As we moved into a new University of Illinois football season with a new head coach, a new staff and a new sense of hope, most fans were hoping for a quick liftoff.
Halfway through season No. 1, there’s a feeling Air Beckman is still sitting on the runway or worse — being towed back to the hangar for repairs.
The latest delay grounding any sense of progress is “Skoalgate,” the controversy that arose when head coach Tim Beckman was caught on camera pinching smokeless tobacco from a can of Skoal while on the sideline during Saturday’s game at Wisconsin.
It was a double-dumb move, and Beckman knows that now.
First of all, it’s an NCAA violation. Not the kind that will land a program on probation, but AD Mike Thomas had to work with the school’s compliance office and craft a letter of apology to the Big Ten Conference, which turned the matter over to the NCAA. A letter of admonishment will be placed in Beckman’s file.
Beckman will be educated further on why the NCAA prohibits tobacco products at its events. If it’s a one-time lapse in judgment, the matter will end. If he’s a habitual snuff dipper, he’ll do hard time in Jim Tressel’s basement.
I make a joke of it knowing full well it’s not funny to those who correctly point out Beckman was setting a very poor example to young people who may have been watching. As the CEO of the Illini football program making $1.6 million this year to run the shop in an exemplary way, this makes him look like a rube.
The two actions Beckman has orchestrated that have brought Illinois national attention are the eight assistant coaches who were dispatched to Penn State in search of potential transfers and the use of chewing tobacco during a nationally televised game. You hoped for more positive press.
But this isn’t about beating up on Beckman. It is about the move to a new head coach, a transition that has been more difficult than expected but is far from rare.
It’s become apparent the veterans on this team, especially on defense, have resisted the buy-in any new coaching staff needs. They miss their former defensive coordinator, Vic Koenning. As the cliche goes, they’d have run through a brick wall for him.
The new defensive coordinator, Tim Banks, may prove to be very capable. But if he asked those players to run through a brick wall, they’d gladly run around it.
The message I got from the players-only meeting the night before the Wisconsin game is they felt more comfortable talking about team’s shortcomings away from the coaches, in part because they have not yet reconciled complete trust for these coaches.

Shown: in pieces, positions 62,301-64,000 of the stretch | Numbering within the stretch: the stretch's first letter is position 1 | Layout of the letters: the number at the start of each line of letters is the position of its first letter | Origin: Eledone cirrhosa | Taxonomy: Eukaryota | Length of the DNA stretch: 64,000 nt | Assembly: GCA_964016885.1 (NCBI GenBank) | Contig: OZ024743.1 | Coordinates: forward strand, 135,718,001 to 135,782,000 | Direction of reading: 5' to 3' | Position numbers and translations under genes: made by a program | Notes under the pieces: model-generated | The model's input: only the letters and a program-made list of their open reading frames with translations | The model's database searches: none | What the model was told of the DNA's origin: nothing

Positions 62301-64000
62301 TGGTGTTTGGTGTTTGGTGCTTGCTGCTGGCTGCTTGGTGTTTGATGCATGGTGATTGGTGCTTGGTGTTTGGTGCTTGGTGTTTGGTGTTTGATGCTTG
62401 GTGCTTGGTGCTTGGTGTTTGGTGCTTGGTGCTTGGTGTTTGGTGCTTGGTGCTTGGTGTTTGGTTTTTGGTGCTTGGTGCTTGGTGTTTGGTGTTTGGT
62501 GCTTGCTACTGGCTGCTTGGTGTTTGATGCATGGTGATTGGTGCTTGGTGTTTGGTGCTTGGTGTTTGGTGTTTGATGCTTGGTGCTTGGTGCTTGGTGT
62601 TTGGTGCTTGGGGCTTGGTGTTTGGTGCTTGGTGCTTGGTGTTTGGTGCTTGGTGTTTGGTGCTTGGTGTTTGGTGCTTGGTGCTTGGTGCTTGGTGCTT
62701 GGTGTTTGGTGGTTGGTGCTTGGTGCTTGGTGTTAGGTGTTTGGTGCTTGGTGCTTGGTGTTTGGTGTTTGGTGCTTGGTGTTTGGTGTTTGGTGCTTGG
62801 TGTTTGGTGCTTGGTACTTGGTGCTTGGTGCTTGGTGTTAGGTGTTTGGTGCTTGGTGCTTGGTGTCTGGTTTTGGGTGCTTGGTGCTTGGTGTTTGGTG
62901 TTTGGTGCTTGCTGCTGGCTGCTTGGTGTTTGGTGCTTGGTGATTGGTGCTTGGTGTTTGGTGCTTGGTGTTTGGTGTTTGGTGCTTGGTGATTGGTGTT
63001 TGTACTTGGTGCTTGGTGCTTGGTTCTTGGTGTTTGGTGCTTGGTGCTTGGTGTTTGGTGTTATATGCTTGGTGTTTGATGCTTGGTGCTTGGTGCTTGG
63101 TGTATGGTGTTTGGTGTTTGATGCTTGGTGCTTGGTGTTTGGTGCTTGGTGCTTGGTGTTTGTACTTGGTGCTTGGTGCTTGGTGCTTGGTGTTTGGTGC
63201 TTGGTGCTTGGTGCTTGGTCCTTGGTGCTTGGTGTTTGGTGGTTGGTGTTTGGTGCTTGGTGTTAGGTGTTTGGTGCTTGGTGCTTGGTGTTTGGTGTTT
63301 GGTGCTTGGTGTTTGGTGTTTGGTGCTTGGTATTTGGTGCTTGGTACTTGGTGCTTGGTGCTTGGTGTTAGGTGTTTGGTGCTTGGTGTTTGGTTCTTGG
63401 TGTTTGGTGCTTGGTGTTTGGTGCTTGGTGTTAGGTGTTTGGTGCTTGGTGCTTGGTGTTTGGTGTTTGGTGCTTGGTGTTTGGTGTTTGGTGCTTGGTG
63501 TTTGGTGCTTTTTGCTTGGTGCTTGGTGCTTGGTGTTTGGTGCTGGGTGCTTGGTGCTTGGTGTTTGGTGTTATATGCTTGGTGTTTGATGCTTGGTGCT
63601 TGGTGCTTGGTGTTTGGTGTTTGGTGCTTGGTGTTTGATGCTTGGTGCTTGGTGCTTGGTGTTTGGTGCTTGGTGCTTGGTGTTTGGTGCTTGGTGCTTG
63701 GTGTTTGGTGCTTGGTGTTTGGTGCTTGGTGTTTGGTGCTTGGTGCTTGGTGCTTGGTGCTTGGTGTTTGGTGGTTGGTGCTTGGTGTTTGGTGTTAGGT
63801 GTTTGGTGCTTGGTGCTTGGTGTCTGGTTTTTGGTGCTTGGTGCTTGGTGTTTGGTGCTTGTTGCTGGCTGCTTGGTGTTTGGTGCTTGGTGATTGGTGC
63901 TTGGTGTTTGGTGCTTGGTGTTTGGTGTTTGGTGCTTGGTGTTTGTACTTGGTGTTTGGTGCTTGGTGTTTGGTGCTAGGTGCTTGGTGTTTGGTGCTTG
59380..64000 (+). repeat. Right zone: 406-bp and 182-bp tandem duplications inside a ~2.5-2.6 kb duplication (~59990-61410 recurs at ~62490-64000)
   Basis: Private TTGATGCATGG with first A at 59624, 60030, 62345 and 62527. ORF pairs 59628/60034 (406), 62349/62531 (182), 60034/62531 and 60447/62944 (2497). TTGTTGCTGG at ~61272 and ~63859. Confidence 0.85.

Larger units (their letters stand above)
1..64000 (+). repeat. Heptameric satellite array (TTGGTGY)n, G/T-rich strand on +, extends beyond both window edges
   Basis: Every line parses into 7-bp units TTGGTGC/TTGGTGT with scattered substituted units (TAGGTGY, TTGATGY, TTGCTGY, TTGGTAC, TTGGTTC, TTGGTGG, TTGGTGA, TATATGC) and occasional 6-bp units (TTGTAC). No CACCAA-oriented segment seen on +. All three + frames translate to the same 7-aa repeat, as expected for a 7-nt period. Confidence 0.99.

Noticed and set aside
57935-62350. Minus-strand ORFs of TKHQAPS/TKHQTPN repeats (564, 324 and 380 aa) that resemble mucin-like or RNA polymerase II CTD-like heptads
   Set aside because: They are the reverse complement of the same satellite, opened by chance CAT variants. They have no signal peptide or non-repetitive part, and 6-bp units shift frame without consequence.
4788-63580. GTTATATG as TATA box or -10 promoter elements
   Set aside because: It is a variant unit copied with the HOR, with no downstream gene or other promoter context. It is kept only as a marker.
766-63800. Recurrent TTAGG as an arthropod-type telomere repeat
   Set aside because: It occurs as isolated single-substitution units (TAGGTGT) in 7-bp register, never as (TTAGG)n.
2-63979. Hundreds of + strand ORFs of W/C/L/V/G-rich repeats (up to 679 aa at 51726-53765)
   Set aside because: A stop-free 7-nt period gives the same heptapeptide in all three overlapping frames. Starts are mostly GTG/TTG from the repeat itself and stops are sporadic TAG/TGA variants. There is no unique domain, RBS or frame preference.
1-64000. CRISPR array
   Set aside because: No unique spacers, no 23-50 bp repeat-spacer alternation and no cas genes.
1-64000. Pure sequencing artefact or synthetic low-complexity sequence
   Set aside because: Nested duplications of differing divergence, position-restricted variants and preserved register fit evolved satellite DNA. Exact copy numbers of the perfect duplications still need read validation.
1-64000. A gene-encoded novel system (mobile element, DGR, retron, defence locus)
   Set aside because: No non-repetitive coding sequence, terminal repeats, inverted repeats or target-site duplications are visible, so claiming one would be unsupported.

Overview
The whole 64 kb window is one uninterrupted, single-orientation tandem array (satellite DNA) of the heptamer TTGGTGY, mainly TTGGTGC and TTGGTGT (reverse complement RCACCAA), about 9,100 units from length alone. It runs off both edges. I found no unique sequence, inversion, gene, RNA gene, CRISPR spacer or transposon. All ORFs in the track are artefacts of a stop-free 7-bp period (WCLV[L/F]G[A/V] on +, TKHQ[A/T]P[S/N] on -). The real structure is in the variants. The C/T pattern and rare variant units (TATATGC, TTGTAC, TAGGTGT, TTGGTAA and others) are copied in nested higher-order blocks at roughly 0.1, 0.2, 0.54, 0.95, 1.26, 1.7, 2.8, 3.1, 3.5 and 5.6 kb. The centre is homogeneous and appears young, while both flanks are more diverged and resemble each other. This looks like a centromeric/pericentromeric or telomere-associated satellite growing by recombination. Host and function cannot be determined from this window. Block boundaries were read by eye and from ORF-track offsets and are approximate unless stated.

That part is not new at Illinois.
Remember when Bill Self arrived at Illinois in 2000 to take over the basketball program?
Even though Self’s first team got off to a decent start, there was resistance within the squad to accept his ways.
Self finally had a heart-to-heart with his players, pleading with them to trust him. Finally, they bought in.
That team finished 27-8, shared the Big Ten title and reached the NCAA Elite Eight.
Remember when Bruce Weber took over for Self in 2003?
Dee Brown thought about transferring. A 19-point loss to Providence was considered a sign of the apocalypse. Consecutive Big Ten losses to Purdue and Northwestern created a sense of emergency.
Finally, Weber’s mock funeral, in which he wore a black suit and tossed a rhetorical shovel of dirt on Self’s legacy, made national news. But after a loss at Wisconsin in January, the team won 14 of its final 16, won the Big Ten title and reached the Sweet 16.
The next year the team went to the NCAA title game.
Self and Weber ultimately turned the tide by winning games. Beckman does not have that working for him.
When a team is losing, an embarrassment like “Skoalgate” stings all the more. It invites ridicule.
If Beckman and his team were 5-1, Illini fans everywhere would be dipping into the tin as a gesture of unity.
Everyone wants to see signs that Beckman knows how to get this program off the ground. We’re still waiting. He would be helped if he started helping himself.
Mark Tupper covers University of Illinois athletics for Lee Enterprises. Contact him at firstname.lastname@example.org.